Izzet Phoenix by Logan Chestnut (Monday Night Modern 2/11/2019) About the deck: Izzet Phoenix: Ride the wave of cheap cantrips until your opponent gets smacked by a 2-mana 7/8 and a bunch of free, hasty Snapping Drakes! Faithless Looting is a filthy, disgusting, absolutely broken Magic card--and I’m finally playing it! Arclight Phoenix decks did not take long to make it onto the scene in all the competitive constructed formats after the card’s printing in Guilds of Ravnica, but the persistent little redbird has been making its deepest impressions in Modern. The list has three interlocking components: cantrips, removal, and threats. The cantrips, cards that replace themselves at low cost like Serum Visions and Opt, provide consistency and discard outlets for the phoenixes, while enabling the chain of instants and sorceries that Thing in the Ice and Arclight Phoenix need. The removal is necessary interaction and reach to stunt opponents’ development and close out games. The threats… well they are the sweet part of the deck. Arclight Phoenix is the central source of card advantage in a deck that hemorrhages card parity through spells like Faithless Looting and Lightning Axe. By providing “free” cards to discard and returning quickly and consistently they enable explosive starts and grindy late-games alike. Despite all that Phoenix does, my limited seat time in this deck has led me to an even greater respect for Thing in the Ice. Between Manamorphose and Gut Shot, the deck has many ways to follow the advice of one of the great philosophers of our age and “put your thing down, flip it, and reverse it” by turn 3. Quick TiTi draws leave opposing creature decks walking on dangerously thin ice, especially if they are relying on Lightning Bolt for interaction. While the deck has a high velocity (the ability of a deck to dig through its library looking for particular cards), you can’t spend all your time spinning wheels in a format like Modern and some additional threats are needed. Crackling Drake has been the relative “old standard” (considering its first printing is still in Standard) since the deck appeared. It is an odd duck of a drake at four CMC in this format of turn four Ulamogs and Splinter Twins Primeval Titans, but it does help you refuel for an explosive Phoenix turn and often can kill in one attack, even on turn 5. Pteramander is the newest addition to the deck, and the little lizard dude has put in work. He can come down early and easily as a Flying Men, and in the mid-game is already a 5/5 flyer for two blue mana on an installment plan! Monastery Swiftspear, Young Pyromancer, and more Crackling Drakes have all been in these slots, but I think the new guy is the man. The sideboard is mostly self-explanatory. There is a Breeding Pool in the main for Ancient Grudge post-board, and while the card is clearly excellent against artifact heavy decks I am not sure that Ceremonious Rejection and more Abrades is not a preferable place to be. Young Pyromancer provides a different angle of attack and payoff for the cantrips that dodges the graveyard hate that people (wrongly) bring to bear in large numbers against the deck. Surgical Extraction is a powerful one-sided tool against dedicated graveyard decks and in the mirror, especially when you typically board out the Gut Shots in those matchups and want to maintain a critical mass of free spells for quick Phoenixes and Thing in the Ice transformations. I believe I want to make room in the board for a Chandra, Torch of Defiance or the more traditional Ral, Izzet Viceroy for grindy games, probably at the expense of Pia and Kiran Nalaar. This deck is powerful, consistent, and fun, and I heartily recommend it to anyone looking for a rising star of a modern deck. It’s also a wonderful jumping off point for anyone hoping to get into the true powerhouse of the format, Cryptic Command decks! Main Deck: Pteramander  Thing in the Ice  Arclight Phoenix  Crackling Drake  Faithless Looting  Gut Shot  Lightning Axe  Lightning Bolt  Opt  Serum Visions  Thought Scour  Izzet Charm  Manamorphose  Breeding Pool  Flooded Strand  Polluted Delta  Scalding Tarn  Spirebluff Canal  Steam Vents  Island  Mountain  Sideboard: Ceremonious Rejection  Dispel  Spell Pierce  Surgical Extraction  Young Pyromancer  Pia and Kiran Nalaar  Abrade  Ancient Grudge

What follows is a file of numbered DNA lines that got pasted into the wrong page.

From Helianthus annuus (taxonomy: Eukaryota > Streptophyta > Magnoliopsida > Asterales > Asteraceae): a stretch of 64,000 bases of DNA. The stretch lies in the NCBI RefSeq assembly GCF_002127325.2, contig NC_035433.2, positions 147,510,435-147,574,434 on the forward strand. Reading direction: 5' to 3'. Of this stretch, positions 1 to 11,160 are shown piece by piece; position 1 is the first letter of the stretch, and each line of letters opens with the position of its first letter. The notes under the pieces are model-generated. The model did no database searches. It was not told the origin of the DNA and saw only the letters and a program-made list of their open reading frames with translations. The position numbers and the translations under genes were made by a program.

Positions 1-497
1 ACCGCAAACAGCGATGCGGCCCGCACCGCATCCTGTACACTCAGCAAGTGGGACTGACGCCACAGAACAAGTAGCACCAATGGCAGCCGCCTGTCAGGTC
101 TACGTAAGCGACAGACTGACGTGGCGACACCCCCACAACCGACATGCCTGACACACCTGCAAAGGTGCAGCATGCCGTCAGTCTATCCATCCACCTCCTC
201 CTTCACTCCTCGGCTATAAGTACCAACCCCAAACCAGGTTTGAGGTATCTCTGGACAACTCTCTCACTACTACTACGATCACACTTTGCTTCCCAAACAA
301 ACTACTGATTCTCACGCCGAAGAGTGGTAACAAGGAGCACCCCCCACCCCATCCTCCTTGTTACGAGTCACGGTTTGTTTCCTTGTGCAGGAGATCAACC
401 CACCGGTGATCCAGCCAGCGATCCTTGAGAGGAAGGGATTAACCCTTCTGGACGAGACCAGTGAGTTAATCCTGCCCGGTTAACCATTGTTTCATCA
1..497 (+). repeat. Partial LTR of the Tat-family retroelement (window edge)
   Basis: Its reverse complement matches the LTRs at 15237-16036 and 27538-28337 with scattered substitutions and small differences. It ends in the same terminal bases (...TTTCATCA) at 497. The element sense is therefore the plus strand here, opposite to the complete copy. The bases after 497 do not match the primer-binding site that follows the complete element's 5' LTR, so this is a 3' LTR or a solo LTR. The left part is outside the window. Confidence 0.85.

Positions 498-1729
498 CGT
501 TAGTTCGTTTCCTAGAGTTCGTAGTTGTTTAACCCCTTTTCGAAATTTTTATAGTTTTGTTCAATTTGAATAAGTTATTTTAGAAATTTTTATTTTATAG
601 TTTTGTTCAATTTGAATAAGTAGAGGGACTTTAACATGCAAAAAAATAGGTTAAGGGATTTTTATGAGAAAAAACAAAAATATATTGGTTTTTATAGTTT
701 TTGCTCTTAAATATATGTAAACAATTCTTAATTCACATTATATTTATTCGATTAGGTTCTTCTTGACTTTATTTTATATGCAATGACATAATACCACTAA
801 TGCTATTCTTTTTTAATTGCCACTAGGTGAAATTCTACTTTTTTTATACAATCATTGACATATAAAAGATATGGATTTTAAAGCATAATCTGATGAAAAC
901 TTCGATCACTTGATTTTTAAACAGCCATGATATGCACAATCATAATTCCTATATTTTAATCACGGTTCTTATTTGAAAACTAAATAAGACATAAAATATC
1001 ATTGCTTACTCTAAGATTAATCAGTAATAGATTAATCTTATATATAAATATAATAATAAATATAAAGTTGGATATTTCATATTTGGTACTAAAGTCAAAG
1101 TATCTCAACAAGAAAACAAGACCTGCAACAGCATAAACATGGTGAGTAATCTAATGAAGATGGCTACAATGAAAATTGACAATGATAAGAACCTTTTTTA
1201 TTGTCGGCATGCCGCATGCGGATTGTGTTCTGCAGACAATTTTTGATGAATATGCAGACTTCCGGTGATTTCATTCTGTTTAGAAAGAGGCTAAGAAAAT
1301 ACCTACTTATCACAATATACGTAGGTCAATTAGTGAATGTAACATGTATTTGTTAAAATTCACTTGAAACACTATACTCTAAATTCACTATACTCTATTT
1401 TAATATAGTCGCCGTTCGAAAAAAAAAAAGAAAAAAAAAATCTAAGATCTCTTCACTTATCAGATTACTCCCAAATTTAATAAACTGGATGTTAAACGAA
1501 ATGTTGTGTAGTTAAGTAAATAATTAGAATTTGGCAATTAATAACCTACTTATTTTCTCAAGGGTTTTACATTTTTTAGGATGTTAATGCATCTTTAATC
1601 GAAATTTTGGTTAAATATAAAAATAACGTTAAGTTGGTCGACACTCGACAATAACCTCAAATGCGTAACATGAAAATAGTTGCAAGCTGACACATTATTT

Remember, you have two options for league, Standard and/or Draft. Both formats will be offered twice a week and you only need to participate in one event per week per format. Initial Registration: $20Formats: Standard or Ravnica Allegiance DraftLeague runs for 6 weeks, in which you can choose either Wednesday or Friday (for Standard) and Friday or Saturday (for Draft) to count towards your league points. You can miss ONE week & make up the missed day before the league ends.At the league conclusion, the prize pool made up of the initial registration fees will be paid out via store credit to the Standard & Draft Leagues separately. Standard League Runs: February 6th through March 15thDraft League Runs: February 8th through March 16th Both formats will be offered during the Weekly Friday Night Magic. In addition, Standard will be offered during Standard Showdown & Draft will be offered during Saturday Draft Night.
Completely & Unquestionably Accurate History: Dominaria The Magic the Gathering R&D team retell the tales of the original plane of the multiverse, Dominaria. Chapter 1: Urza Chapter 2: Weatherlight Saga Chapter 3: The Phyrexian Invasion
Dragon Ball Super Card Game Ban/Limited list update. Banned as of February 1st: - Scrambling Assault Son Goten [P-062] - The Legendary Flute [BT4-045] Limited (limit one per deck) as of February 1st: - Unyielding Spirit Trunks [BT2-044] - Growing Evil Lifeform Cell [BT2-086] Source: https://bit.ly/2FY2nRf
Booster Box Featuring: Geoff Ballard Simic Combine Featuring: James Karsten Cult of Rakdos Featuring: Ian Detweiler Orzhov Syndicate Featuring: Eric Whitener Azorius Senate Featuring: Logan Chestnut Gruul Clans Featuring: Chase Clark